Major changes to retirement plans due to COVID-19
Qualified individuals affected by COVID-19 may be able to withdraw up to $100,000 from their eligible retirement plans, including IRAs, between Jan. 1 and Dec. 30, 2020.
These coronavirus-related distributions aren’t subject to the 10% additional tax that generally applies to distributions made before reaching age 59 and a half, but they are still subject to regular tax. Taxpayers can include coronavirus-related distributions as income on tax returns over a three-year period. They must repay the distribution to a plan or IRA within three years.
Some plans may have relaxed rules on plan loan amounts and repayment terms. The limit on loans made between March 27 and Sept. 22, 2020 is raised to $100,000. Plans may suspend loan repayments due between March 27 and Dec. 31, 2020.
Qualifications for relief The law defines a qualifying person as someone who:
Has tested positive and been diagnosed with COVID-19
Has a dependent or spouse who has tested positive and been diagnosed with COVID-19 Experiences financial hardship due to them, their spouse or a member of their household:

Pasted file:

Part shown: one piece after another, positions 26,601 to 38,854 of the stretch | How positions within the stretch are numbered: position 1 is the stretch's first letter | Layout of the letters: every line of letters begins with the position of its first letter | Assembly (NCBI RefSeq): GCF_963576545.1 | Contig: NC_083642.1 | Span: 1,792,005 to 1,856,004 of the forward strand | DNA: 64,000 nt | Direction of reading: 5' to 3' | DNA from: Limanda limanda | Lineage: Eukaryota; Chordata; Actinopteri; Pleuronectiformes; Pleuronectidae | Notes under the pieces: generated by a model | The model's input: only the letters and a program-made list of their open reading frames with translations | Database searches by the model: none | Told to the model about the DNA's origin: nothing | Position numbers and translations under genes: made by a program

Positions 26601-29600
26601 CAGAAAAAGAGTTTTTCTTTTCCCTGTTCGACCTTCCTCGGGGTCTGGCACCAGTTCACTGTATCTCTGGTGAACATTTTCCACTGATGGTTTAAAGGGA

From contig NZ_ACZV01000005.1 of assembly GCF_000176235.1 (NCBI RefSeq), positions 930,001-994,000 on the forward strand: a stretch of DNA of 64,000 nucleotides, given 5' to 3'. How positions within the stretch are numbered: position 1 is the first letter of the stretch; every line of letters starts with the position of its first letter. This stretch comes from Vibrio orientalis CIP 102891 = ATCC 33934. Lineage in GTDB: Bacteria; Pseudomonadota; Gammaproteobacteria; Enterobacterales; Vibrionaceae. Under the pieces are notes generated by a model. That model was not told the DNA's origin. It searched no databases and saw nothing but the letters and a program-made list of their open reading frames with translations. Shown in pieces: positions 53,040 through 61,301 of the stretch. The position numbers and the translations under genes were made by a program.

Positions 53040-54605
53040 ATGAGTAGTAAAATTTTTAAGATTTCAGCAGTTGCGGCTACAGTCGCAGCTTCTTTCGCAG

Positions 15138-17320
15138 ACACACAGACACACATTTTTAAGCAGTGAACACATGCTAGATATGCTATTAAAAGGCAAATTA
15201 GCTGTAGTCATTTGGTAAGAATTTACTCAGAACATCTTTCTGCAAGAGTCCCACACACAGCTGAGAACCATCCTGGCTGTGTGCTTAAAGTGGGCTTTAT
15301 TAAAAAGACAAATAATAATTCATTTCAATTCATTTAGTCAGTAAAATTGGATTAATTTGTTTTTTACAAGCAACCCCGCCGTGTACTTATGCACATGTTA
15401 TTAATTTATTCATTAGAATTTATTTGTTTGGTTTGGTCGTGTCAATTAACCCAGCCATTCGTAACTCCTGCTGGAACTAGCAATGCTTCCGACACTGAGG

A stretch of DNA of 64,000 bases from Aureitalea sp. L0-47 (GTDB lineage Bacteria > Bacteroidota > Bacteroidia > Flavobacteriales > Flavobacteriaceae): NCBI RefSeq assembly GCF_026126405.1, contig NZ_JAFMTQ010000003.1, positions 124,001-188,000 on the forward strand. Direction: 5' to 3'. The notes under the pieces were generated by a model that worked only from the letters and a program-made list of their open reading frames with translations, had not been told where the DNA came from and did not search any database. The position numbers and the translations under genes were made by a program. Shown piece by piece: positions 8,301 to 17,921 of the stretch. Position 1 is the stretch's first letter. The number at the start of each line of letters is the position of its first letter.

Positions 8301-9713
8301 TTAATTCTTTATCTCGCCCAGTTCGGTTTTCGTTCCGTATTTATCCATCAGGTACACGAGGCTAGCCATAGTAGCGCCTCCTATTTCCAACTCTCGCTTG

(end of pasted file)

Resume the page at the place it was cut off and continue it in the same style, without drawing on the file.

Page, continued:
Being quarantined, furloughed or laid off or having reduced work hours
Being unable to work due to lack of childcare
Closing or reducing hours of a business that they own or operate
Having pay or self-employment income reduced
Having a job offer rescinded or start date for a job delayed
Employers can choose whether to implement these coronavirus-related distribution and loan rules.Qualified individuals can claim the tax benefits of coronavirus-related distribution rules even if plan provisions aren't changed. Administrators can rely on an individual's certification that they’re a qualified person.
Required minimum distributions People who already took a required minimum distribution from certain retirement accounts in 2020 can now roll those funds back into a retirement account.
The 60-day rollover period has been extended to Aug. 31, 2020.
Under the relief, taxpayers with required minimum distributions from certain retirement plans can skip them this year. Distributions that can be skipped were due in 2020 from a defined-contribution retirement plan. These include a 401(k) or 403(b) plan, as well as an IRA. Among the people who can skip them are those who would have had to take the first distribution by April 1, 2020. This waiver does not apply to defined-benefit plans.